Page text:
Some virtual high schools, like Penn Foster Virtual High School, offer print-based as well as online courses. Penn Foster print courses include printed study guides, textbooks, exams and activities. Internet access is still required because there are online supplements and assessments, but there is no live-streaming component for that option.
Often, virtual high schools are able to offer courses and programs that traditional high school students canâ€™t. For example, through Michigan Virtual School, students can take courses like Chinese language, Mathematics in Baseball and other creative options. The schoolâ€™s philosophy is that every child should be prepared for a globally competitive future thatâ€™s integrated with technology and â€œfocused on the knowledge economyâ€. Its mission is to offer equal access to diverse courses so that students can build technology skills and use tools to help them succeed.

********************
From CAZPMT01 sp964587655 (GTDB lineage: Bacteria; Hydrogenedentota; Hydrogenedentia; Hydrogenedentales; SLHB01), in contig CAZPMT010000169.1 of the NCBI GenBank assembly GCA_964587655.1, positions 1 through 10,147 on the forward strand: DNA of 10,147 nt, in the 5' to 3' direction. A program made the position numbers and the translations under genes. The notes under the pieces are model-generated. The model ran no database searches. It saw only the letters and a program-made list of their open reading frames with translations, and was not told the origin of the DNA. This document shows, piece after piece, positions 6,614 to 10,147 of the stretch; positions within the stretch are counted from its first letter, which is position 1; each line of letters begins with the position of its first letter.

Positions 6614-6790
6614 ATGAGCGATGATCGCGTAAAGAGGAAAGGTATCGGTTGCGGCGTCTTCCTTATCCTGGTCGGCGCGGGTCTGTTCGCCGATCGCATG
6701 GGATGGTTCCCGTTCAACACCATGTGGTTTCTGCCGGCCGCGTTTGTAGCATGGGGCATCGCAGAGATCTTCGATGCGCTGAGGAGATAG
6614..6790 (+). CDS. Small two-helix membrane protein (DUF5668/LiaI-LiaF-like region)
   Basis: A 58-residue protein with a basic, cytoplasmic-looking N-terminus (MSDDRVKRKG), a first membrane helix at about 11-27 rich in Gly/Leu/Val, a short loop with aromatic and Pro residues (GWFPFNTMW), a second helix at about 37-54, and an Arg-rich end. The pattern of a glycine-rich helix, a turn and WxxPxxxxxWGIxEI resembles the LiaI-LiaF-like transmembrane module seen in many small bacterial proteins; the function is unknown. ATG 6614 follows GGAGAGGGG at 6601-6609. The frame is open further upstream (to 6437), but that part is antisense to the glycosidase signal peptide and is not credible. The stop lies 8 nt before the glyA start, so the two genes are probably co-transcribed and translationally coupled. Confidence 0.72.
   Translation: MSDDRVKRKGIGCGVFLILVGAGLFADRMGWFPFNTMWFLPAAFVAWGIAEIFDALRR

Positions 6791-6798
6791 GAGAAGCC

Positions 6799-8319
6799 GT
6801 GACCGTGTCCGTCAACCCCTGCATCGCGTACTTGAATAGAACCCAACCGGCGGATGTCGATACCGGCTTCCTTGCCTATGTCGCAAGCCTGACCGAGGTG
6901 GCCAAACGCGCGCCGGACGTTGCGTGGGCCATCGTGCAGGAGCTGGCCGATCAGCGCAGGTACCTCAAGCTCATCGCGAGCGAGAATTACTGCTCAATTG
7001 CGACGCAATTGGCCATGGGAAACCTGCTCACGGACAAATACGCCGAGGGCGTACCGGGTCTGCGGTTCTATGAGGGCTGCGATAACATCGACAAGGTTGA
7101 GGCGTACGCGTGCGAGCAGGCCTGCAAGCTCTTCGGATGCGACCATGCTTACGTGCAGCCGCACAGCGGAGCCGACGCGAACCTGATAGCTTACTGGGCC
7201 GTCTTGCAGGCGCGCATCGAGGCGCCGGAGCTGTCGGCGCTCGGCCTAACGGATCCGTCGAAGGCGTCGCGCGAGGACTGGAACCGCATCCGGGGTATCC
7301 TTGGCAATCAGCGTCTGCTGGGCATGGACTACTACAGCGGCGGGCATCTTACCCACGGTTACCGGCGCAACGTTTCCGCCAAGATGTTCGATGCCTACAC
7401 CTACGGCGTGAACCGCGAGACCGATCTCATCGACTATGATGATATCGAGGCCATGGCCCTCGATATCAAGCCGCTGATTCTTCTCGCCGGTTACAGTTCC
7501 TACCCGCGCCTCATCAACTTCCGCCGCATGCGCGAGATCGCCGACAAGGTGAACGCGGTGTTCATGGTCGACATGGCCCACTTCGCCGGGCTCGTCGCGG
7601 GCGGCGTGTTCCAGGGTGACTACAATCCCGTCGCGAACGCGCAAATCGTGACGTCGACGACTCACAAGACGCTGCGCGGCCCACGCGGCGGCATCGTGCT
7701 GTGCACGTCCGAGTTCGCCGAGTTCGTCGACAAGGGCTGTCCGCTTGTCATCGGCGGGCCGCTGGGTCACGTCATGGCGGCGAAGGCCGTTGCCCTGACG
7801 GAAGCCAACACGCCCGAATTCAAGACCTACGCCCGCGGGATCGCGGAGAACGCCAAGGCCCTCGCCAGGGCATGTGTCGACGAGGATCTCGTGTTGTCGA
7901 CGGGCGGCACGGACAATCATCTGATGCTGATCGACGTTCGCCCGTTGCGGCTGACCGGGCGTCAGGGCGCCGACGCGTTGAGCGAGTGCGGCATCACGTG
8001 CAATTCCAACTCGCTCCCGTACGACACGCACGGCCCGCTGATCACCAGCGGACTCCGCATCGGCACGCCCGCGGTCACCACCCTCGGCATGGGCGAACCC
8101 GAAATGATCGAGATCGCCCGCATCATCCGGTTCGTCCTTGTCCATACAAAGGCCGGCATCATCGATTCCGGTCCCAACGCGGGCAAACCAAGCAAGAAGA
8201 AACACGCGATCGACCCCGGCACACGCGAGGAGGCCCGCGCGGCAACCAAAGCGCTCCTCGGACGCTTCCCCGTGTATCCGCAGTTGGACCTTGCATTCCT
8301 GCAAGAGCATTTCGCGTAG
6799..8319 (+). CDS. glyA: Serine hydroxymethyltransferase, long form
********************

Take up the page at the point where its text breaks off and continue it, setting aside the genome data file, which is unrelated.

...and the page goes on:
So How Does it Work?
With all of that being said, how does virtual learning work? Students are connecting to others through computers, tablets, smartphones, Internet TVs and other devices. Most schools will set forth specific technology that your computer needs in order to participate in the virtual environment. For example, the program run by the Prince William County Public Schools has a very specific list on its website of operating system requirements that include 64 MB of RAM, Java script and cookies enabled, recommended browsers and other details.Â However, Connections Academy requires only a device that live-streams Internet video, along with a microphone and speakers.
However, in order to fully and successfully participate in a virtual schooling program, you need to be sure to have a strong and reliable infrastructure in place. In traditional school, if a student arrives without her pencils, textbooks and notebooks, she would be unprepared for class. Certainly, Internet outages happen and there is an occasional technology failure that is no oneâ€™s fault. That happens. However, before enrolling in a virtual program, you should be sure that youâ€™re as prepared to show up each day ready to work with whatever tools and devices you need as you would be for â€œregularâ€ school.